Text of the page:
Professor Seidenfeld argues that this is a fool’s errand: “[t]he notion that the courts through common law actions can provide the regulation necessary to maintain even a minimalist conception of the modern state is ludicrous.” An often-repeated assertion, but I’m skeptical. Scholars such as William Novak, Brian Balogh, and Jerry Mashaw (and too many others to mention) have chronicled the vast scope of regulation in nineteenth-century America and found no “minimalist state.” In my view the evidence clearly indicates we can have plenty of regulation within our constitutional system. Whether we use common law actions, clear statutes with clear prohibitions to be enforced by agencies and adjudicated in independent courts, or all of the above, we can find methods for producing regulations without scrapping the rule of law.

Furthermore, my hesitation about administrative justice has roots in the anti-bureaucratic wing of the Progressive movement of the early 20th-century, a movement few would characterize as libertarian. Woodrow Wilson (at least in 1912), Louis Brandeis, Robert La Follette, and other influential progressive reformers were just as wary of administrative justice as I am today. (By contrast, the railroads were the chief advocates of a strong commission during the creation of the ICC.)

(For the record: I favor national ambient air quality standards. I favor workplace safety standards. I favor food, drug, and consumer product safety regulations. I favor banking regulations. But I am interested in thinking creatively about how we might produce these regulations in a way that does not subvert representative democracy and the separation of powers. That such an approach is dismissed as heretical speaks volumes about “mainstream administrative law scholars.”)

Reforming Administrative Law through Congress

Since Professor Lawson neither “shirks from” being labeled “quixotic” or “bizarre,” he is less willing to reject my argument out-of-hand. He does present important and challenging problems for my argument.

Professor Lawson’s chief objection is that history (the pre-administrative state arrangement I outlined) and political science (the extent to which the President holds agencies accountable) are not the “real reason[s] why rule-of-law advocates should be contemplating increased judicial involvement in administrative law.” Rather, “a case against extreme judicial deference to agencies should focus on law rather than political science.” Professor Lawson then proceeds to make the legal case against extreme judicial deference.

Broadly, he argues that judicial deference to agencies is a function of the “legislative command” of Congress. On questions of fact and policy, courts are commanded by Congress to defer to agencies. Opponents of deference, therefore, have three options: 1) deliberately misinterpret the law, 2) change the law, 3) find laws that command deference to be unconstitutional. Professor Lawson chooses the third option since “Congress cannot tell the courts what process of reasoning to employ in deciding cases.”

This is an intriguing suggestion, and one to which I will defer for purposes of the argument. But I am inclined to think that Professor Lawson dismisses the second option too hastily. The political climate, he argues, is not conducive to passing statutes that will establish a wider scope of review in various areas of administrative law: procedural review, substantive review, review of agency legal interpretations, availability of judicial review, and the like. This very well may be true. But I think it is important to remember that liberals, not conservatives, are responsible for expanding judicial review in these areas over the past 40 years, and not simply on the basis of political advantage (i.e., conservatives controlled the presidency and the public interest groups were mostly on their side).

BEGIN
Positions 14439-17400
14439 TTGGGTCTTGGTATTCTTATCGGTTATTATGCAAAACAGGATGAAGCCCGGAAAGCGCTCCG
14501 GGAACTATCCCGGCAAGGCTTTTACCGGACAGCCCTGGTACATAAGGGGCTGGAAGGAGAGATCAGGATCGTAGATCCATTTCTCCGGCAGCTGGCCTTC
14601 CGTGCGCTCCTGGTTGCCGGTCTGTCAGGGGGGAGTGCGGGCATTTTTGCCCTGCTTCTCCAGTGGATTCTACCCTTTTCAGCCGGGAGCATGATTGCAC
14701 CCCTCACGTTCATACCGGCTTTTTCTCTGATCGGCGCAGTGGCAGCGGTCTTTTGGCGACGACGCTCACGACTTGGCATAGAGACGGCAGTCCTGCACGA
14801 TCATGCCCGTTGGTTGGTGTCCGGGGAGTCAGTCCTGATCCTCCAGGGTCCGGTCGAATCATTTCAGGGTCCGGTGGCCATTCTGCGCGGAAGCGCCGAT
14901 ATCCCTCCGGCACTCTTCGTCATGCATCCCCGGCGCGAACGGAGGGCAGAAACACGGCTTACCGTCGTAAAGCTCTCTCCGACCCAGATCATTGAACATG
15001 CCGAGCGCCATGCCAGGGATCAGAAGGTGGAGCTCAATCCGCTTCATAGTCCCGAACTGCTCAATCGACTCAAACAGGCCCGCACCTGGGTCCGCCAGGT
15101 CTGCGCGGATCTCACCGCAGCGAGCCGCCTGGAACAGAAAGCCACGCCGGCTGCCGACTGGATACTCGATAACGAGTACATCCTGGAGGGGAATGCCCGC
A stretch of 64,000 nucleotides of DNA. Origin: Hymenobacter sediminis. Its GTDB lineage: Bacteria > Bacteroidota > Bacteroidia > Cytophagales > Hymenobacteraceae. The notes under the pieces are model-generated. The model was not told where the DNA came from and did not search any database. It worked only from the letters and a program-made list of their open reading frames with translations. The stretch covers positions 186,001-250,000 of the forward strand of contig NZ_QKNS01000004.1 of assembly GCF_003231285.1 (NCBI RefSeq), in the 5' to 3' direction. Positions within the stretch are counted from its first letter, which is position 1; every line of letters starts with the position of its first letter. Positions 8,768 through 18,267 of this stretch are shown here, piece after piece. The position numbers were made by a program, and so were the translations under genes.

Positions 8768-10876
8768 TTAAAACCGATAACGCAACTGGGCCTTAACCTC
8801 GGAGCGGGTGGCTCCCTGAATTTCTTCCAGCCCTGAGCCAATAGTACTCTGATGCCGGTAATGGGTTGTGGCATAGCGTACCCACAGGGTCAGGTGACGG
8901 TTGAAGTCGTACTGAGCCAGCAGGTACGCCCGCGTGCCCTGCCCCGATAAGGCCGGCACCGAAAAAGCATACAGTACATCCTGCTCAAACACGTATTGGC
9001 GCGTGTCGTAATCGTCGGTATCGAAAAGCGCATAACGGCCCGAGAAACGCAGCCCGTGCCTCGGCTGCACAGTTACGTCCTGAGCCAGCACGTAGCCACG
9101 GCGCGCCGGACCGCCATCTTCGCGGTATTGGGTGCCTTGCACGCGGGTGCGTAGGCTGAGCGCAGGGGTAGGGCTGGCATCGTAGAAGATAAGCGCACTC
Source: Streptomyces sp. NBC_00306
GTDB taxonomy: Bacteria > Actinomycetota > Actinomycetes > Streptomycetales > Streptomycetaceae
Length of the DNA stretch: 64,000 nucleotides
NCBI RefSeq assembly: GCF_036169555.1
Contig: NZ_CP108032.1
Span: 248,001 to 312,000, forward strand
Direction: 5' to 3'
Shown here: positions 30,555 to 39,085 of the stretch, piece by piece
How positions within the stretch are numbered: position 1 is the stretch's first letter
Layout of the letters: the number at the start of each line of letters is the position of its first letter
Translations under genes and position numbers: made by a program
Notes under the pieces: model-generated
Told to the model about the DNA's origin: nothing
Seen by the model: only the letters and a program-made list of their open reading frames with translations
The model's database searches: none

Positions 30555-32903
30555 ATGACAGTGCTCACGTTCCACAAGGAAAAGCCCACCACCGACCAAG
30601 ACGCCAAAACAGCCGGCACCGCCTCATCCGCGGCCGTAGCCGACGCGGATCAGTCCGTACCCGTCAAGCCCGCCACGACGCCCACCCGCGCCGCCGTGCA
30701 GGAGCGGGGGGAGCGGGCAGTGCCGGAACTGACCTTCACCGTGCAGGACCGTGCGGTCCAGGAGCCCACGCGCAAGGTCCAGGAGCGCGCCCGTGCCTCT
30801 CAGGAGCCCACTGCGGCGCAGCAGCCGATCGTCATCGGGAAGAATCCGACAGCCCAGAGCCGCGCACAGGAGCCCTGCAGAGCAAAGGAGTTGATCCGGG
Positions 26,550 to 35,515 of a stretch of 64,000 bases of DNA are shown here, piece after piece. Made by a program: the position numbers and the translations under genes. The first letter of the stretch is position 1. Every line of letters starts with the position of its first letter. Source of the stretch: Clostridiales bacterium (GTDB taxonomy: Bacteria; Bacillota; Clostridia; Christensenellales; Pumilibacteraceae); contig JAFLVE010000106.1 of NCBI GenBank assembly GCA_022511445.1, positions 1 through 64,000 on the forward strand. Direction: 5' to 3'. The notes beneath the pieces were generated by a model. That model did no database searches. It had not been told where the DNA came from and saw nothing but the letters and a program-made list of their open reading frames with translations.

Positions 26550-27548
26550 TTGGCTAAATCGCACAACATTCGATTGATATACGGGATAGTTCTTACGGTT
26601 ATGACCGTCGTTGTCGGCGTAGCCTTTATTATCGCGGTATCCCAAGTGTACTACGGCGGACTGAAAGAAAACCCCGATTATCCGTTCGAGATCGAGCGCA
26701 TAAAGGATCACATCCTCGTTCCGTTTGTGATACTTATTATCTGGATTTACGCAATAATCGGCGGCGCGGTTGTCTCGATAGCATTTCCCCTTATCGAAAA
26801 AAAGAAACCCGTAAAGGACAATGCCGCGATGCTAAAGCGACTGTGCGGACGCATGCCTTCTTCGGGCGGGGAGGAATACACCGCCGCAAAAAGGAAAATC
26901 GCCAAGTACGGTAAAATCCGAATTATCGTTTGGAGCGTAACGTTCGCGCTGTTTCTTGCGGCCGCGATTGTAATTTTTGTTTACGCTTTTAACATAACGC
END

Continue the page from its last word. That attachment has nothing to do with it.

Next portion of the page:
In short, perhaps many on the left would find increased judicial review of agencies appealing, in spite of the immediate political calculus. (As an aside, I’m with Professor Greve that the “calculus of who will own the agencies and the courts respectively” should not play a role in determining the institutional arrangements, and my proposals would apply regardless of who controls which branches of government.) And in any event, introducing thoughtful reforms that adjust the scope and standard of judicial review certainly allows for more appealing and interesting arguments than simply attempting to eliminate major federal programs. This strategy allows us to start talking about procedural and institutional reforms, rather than laissez-faire (unless, of course, those arguments are misinterpreted to mean laissez-faire, which apparently seems likely).

All of this is to say, I think, that while the legal reasons against extreme judicial deference are valid, the administrative state is ultimately a function of politics as well as law, and reform of the administrative state cannot be an entirely legal project, to be carried out through reform of administrative law doctrine. Political reforms – i.e., reforms forged through a political, legislative process – will inevitably play a significant role, and political arguments are informed by historical and political arguments as well as legal arguments.